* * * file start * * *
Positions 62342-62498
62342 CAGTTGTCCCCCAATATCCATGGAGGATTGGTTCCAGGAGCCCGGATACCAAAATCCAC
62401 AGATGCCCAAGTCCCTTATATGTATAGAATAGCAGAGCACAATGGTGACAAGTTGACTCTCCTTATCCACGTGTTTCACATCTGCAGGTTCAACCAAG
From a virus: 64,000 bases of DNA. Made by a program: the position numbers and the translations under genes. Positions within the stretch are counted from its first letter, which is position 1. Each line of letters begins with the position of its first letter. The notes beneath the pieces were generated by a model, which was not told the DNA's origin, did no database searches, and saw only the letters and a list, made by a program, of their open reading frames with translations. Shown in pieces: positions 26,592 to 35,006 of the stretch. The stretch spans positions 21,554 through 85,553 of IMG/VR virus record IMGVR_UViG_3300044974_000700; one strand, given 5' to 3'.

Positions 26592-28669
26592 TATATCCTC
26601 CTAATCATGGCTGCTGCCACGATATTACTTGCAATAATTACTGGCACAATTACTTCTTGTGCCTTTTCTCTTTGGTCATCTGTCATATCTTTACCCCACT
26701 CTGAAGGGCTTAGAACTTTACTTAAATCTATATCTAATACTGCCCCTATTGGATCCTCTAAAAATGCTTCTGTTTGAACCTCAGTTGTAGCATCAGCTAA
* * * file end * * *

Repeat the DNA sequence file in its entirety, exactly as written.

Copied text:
Positions 62342-62498
62342 CAGTTGTCCCCCAATATCCATGGAGGATTGGTTCCAGGAGCCCGGATACCAAAATCCAC
62401 AGATGCCCAAGTCCCTTATATGTATAGAATAGCAGAGCACAATGGTGACAAGTTGACTCTCCTTATCCACGTGTTTCACATCTGCAGGTTCAACCAAG
From a virus: 64,000 bases of DNA. Made by a program: the position numbers and the translations under genes. Positions within the stretch are counted from its first letter, which is position 1. Each line of letters begins with the position of its first letter. The notes beneath the pieces were generated by a model, which was not told the DNA's origin, did no database searches, and saw only the letters and a list, made by a program, of their open reading frames with translations. Shown in pieces: positions 26,592 to 35,006 of the stretch. The stretch spans positions 21,554 through 85,553 of IMG/VR virus record IMGVR_UViG_3300044974_000700; one strand, given 5' to 3'.

Positions 26592-28669
26592 TATATCCTC
26601 CTAATCATGGCTGCTGCCACGATATTACTTGCAATAATTACTGGCACAATTACTTCTTGTGCCTTTTCTCTTTGGTCATCTGTCATATCTTTACCCCACT
26701 CTGAAGGGCTTAGAACTTTACTTAAATCTATATCTAATACTGCCCCTATTGGATCCTCTAAAAATGCTTCTGTTTGAACCTCAGTTGTAGCATCAGCTAA